After a historically dominant season, Erik Karlsson is the first Ottawa Senators defenceman (that I can recall, anyway) to be nominated for the James Norris Memorial Trophy as the league's best defenceman. He'll be up against former Ottawa Senators blueliner Zdeno Chara and future Ottawa Senators defenceman (?) Shea Weber for the award.
So much has been written about Karlsson's incredible season in 2011-12 that I hardly feel the need to go into much detail, but I'll discuss the broad strokes: He scored 78P (19G, 59A) in 81GP, which was tenth overall in league scoring and 25P more than the next-highest-scoring blueliner--the first time a defensive scoring leader had such a lead in over 20 years. He played 25:19 TOI per game, which was ninth in the league, and was the best defender on the very surprising Senators squad. He benefited from more than his fair share of offensive zone starts, but the quality of his on-ice competition (QualComp or QoC) was high, as was his CORSI score.
Despite those positives, Karlsson's Norris campaign has been controversial from the outset, with most critics pointing to his lack of penalty-killing time and the fact that despite being a defenceman, his main job on the ice is to create offence. (Those tasks don't have to be mutually exclusive, but for some reason people think they are.) So Chara and Weber are going to give him a good run in the voting.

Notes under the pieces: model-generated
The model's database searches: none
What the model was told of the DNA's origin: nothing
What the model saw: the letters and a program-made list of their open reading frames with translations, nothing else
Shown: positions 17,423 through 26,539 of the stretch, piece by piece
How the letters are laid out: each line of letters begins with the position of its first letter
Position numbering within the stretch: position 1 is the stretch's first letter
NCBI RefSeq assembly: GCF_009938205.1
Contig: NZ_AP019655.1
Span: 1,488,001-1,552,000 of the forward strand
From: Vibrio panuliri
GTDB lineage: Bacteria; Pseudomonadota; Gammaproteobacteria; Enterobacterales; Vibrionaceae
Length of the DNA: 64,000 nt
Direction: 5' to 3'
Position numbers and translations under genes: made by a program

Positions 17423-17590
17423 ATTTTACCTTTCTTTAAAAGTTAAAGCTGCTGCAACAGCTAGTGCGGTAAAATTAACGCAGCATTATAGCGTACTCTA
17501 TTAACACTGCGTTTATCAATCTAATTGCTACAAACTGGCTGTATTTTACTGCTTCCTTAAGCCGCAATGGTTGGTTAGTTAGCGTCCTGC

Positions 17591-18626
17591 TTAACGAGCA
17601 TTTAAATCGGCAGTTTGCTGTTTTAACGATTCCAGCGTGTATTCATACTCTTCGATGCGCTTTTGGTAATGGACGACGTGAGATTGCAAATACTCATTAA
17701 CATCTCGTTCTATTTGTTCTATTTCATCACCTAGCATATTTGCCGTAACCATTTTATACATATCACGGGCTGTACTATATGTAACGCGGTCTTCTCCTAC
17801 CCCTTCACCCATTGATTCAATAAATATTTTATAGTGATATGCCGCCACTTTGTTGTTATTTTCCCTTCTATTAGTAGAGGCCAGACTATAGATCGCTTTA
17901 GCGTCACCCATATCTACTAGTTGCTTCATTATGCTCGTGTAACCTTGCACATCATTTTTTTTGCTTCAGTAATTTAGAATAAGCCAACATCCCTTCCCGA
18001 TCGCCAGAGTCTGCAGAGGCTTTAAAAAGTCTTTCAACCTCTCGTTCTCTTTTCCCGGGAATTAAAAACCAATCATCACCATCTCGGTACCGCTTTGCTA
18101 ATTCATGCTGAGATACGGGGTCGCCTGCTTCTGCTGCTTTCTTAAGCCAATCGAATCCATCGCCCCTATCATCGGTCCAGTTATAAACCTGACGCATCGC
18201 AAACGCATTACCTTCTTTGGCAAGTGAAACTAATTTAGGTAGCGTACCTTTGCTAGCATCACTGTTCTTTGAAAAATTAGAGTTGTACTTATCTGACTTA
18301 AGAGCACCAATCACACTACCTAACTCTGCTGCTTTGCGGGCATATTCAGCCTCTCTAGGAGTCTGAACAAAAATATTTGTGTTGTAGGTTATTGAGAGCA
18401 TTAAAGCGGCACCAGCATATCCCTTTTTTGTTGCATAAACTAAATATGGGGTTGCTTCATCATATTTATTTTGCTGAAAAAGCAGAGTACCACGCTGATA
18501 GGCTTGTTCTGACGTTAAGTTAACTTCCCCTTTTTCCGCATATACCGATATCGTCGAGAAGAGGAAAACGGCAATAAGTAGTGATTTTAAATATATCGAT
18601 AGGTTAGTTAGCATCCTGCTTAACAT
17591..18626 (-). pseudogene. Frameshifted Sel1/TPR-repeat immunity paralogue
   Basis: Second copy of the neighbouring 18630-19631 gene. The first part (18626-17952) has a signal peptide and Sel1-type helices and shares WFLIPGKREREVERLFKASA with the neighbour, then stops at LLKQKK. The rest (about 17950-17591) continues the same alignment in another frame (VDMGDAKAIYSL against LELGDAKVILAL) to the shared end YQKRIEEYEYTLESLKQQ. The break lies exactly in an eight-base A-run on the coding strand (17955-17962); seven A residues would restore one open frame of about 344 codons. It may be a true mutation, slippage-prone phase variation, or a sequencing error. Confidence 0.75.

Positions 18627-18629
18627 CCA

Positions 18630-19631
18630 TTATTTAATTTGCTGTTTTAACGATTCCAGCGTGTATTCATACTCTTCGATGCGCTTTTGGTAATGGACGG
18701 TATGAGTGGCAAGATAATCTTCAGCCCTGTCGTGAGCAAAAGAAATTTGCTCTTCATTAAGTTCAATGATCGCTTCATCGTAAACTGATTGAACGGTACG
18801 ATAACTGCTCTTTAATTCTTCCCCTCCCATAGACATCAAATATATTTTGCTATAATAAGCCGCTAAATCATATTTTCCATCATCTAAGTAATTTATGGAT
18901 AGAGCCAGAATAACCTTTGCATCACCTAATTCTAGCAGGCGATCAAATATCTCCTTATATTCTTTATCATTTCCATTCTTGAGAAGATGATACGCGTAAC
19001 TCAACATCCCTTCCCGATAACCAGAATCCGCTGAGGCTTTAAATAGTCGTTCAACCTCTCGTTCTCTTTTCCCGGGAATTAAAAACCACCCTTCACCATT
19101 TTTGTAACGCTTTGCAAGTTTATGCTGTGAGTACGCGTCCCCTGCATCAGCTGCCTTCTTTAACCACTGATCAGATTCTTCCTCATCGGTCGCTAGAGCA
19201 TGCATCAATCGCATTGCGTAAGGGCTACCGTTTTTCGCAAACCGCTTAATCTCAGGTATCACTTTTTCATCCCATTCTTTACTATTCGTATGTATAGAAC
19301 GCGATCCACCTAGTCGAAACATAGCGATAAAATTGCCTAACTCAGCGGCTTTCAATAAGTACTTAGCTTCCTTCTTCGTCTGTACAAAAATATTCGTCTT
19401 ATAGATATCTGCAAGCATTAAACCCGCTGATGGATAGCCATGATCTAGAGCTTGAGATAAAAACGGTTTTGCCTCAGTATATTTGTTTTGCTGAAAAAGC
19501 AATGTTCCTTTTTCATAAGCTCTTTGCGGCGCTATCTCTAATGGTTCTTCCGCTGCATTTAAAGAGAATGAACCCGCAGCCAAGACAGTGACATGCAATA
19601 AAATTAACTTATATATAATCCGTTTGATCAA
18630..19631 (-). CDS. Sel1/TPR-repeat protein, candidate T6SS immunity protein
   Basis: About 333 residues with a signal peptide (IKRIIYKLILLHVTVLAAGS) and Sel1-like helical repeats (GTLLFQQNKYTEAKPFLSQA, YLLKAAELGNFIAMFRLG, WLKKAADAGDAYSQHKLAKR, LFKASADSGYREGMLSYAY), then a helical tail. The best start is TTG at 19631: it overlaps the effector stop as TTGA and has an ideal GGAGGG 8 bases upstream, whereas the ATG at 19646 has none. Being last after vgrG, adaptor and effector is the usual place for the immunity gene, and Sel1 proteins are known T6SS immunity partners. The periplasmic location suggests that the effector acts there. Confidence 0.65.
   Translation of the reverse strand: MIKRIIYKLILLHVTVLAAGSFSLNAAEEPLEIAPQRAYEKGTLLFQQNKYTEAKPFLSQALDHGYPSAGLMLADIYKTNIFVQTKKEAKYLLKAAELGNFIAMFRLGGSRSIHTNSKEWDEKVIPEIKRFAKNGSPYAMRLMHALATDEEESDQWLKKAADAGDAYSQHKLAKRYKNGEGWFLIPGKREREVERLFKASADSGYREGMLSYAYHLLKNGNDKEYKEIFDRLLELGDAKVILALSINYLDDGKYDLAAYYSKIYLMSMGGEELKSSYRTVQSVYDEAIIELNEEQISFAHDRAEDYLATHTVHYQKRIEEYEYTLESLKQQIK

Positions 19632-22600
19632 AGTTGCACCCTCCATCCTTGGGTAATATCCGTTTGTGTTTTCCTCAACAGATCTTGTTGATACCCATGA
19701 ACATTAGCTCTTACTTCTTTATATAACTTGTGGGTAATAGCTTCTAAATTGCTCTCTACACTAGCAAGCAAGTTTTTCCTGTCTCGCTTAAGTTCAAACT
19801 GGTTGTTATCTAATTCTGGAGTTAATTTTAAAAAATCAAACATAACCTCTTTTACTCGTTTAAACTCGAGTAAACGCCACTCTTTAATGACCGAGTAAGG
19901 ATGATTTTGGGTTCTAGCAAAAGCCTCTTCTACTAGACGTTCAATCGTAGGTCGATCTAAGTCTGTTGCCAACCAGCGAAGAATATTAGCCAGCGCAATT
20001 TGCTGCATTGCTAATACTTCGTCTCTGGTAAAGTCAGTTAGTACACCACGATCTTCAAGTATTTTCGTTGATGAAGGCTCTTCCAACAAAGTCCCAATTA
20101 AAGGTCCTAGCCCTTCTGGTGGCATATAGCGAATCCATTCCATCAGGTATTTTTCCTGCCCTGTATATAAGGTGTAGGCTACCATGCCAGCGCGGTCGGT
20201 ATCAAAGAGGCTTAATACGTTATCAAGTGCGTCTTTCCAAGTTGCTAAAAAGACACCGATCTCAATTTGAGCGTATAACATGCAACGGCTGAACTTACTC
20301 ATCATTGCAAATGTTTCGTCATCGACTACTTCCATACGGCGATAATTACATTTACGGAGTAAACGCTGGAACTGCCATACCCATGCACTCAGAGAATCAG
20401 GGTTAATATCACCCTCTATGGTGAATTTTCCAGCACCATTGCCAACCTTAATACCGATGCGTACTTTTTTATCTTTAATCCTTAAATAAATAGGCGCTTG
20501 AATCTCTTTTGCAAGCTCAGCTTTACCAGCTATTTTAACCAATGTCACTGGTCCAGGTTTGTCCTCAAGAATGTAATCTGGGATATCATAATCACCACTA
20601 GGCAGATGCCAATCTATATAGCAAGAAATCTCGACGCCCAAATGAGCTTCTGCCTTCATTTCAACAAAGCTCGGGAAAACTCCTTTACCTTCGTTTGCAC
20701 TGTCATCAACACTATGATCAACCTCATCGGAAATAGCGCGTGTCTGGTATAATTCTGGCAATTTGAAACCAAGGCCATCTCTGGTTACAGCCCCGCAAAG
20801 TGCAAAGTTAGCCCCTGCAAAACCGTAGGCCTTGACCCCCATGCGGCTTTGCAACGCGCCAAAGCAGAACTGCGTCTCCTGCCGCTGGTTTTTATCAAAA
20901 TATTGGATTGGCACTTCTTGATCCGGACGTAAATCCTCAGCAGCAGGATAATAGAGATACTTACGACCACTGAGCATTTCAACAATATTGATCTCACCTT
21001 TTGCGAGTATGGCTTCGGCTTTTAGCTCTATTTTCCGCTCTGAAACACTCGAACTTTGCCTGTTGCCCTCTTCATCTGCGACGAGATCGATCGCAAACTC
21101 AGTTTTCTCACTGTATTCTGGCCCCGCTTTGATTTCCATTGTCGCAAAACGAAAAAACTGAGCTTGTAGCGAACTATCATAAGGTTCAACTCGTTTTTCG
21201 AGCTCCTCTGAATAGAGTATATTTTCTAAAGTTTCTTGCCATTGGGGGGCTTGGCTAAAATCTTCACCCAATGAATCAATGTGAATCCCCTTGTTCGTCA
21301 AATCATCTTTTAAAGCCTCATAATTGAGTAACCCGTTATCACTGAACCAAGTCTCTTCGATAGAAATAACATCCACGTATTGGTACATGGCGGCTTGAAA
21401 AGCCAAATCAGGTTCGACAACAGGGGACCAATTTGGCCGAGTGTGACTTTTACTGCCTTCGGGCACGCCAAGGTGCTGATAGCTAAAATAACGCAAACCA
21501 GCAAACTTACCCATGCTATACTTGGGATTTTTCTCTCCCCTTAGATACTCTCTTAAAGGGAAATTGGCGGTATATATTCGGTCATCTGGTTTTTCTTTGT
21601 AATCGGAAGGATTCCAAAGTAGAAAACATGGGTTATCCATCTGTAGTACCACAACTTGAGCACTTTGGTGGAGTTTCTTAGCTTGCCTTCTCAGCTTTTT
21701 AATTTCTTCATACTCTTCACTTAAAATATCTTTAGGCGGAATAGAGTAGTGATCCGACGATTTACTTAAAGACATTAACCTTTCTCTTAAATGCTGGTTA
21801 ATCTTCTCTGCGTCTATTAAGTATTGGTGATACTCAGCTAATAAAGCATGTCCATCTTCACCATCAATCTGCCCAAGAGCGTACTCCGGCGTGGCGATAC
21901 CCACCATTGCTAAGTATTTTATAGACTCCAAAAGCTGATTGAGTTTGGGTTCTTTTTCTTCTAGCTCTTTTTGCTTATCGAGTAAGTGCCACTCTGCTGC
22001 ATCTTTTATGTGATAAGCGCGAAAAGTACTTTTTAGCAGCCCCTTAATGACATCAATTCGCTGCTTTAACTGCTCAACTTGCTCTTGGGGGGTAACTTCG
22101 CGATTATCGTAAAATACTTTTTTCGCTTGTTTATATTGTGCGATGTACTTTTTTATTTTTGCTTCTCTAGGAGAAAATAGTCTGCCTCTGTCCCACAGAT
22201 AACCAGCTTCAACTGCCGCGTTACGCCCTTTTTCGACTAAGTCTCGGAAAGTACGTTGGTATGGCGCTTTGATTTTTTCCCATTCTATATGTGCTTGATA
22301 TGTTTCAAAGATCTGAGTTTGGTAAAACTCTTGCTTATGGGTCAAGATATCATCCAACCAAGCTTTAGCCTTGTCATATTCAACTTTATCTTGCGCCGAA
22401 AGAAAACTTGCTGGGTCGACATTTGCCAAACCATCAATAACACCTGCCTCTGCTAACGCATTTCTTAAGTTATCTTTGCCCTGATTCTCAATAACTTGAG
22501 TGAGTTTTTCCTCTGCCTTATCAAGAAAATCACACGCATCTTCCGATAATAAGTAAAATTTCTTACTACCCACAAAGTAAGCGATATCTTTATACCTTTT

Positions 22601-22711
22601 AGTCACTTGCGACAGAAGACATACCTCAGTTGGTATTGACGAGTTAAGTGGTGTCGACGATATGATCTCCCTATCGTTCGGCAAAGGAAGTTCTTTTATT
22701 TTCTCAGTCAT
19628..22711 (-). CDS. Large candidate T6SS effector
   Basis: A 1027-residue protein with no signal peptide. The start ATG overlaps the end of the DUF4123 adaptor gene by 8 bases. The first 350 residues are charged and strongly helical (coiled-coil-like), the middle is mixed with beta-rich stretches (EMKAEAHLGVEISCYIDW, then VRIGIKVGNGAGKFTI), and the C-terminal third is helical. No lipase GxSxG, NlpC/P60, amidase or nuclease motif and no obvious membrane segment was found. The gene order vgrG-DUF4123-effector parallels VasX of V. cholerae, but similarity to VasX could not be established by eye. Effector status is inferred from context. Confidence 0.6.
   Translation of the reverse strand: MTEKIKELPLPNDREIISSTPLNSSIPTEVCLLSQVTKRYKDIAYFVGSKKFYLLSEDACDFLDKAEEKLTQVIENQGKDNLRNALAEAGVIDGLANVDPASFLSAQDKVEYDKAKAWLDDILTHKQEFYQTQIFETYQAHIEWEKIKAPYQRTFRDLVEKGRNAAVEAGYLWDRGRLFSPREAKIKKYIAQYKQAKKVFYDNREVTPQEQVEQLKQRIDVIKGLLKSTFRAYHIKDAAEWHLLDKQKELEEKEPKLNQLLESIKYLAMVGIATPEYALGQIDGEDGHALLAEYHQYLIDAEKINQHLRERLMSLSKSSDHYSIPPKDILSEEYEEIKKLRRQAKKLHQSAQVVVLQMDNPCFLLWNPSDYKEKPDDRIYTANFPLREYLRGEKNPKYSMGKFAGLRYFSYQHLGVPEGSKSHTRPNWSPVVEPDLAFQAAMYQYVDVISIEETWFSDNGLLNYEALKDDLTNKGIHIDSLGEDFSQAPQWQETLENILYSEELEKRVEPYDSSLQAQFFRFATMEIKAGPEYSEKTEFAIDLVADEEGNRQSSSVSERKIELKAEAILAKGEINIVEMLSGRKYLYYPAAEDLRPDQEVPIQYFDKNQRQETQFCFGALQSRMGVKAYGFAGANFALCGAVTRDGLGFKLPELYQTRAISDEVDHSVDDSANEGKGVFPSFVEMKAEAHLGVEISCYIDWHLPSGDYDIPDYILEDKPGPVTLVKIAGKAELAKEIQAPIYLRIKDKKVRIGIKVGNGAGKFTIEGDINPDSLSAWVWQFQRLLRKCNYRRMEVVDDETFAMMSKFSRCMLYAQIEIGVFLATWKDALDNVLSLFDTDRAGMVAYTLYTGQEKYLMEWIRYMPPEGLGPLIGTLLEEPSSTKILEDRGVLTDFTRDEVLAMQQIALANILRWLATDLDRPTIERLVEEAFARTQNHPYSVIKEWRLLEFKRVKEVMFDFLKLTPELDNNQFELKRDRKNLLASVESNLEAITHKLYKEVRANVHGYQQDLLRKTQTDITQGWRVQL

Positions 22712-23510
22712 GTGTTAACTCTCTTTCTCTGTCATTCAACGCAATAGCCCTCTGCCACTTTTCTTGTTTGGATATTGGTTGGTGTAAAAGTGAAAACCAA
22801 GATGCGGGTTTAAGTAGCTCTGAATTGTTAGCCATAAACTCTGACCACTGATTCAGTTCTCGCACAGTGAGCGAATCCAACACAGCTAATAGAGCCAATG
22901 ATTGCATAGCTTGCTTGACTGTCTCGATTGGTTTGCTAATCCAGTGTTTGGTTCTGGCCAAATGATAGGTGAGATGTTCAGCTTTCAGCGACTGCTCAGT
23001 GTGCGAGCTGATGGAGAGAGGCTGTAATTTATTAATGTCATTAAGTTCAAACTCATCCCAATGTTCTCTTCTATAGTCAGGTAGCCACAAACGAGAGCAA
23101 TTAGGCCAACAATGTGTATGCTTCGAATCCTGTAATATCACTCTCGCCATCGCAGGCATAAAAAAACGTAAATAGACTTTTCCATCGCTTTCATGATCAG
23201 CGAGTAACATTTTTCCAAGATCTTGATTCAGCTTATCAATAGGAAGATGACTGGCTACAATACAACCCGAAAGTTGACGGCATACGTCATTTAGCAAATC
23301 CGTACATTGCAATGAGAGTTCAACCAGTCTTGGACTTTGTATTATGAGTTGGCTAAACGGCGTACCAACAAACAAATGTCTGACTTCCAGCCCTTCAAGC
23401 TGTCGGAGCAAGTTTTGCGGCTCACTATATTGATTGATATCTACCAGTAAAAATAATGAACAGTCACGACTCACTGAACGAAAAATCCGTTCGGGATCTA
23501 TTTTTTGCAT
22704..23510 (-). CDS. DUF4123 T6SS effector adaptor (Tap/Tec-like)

Chara, the only finalist who's won a Norris in the past, was once again the Bruins' defensive leader, and he helped them to another Northeast Division title this year. He scored 52P (12G, 40A) which was fourth-best among defencemen and played 25:00 TOI/GP, including 2:43 SH TOI/GP (Note: Rookie defender Jared Cowen played 3:08 SH TOI/GP). Perhaps most importantly, he's been nominated five times and won once, giving him the history that voters sometimes expect from winners. He's "paid his due," so to speak.
Weber, too, has paid his due, and this is his third time as a finalist for the award. He only had 49P (19G, 30A), and was tied (with Karlsson) for the league-lead in goal-scoring by defencemen with 19 goals. He's a physically dominant player who's not afraid to smash your head into the glass if need be (although, admittedly, voters won't have seen the full extent of Weber's "competitive spirit" since votes were cast before the playoffs). He was fifth among blue liners with a whopping 26:09 TOI/GP, including 2:16 SH TOI/GP (which was 80th among defencemen). And he's been talked about as a dominant defender in the league for years now, and momentum has been building in his favour during that hype period.
Still, I think Karlsson's got a fairly good chance overall--in fact, of all the Senators trophy finalists, I think Karlsson's got the best chance. His zone starts and lack of penalty kill time shouldn't indicate that he's incapable of defending; they simply show that his coach saw that there are more productive opportunities to use Karlsson's unique skill set. The fact that he was already ninth in the league in TOI/GP means that there was little room for him to pick up a few SH shifts in a game.
Not to take anything away from Chara, I think the voting will likely come down to Weber or Karlsson and will depend on whether the voters were more convinced by Weber's hype over the last few seasons, or Karlsson's insane amount of hype this year.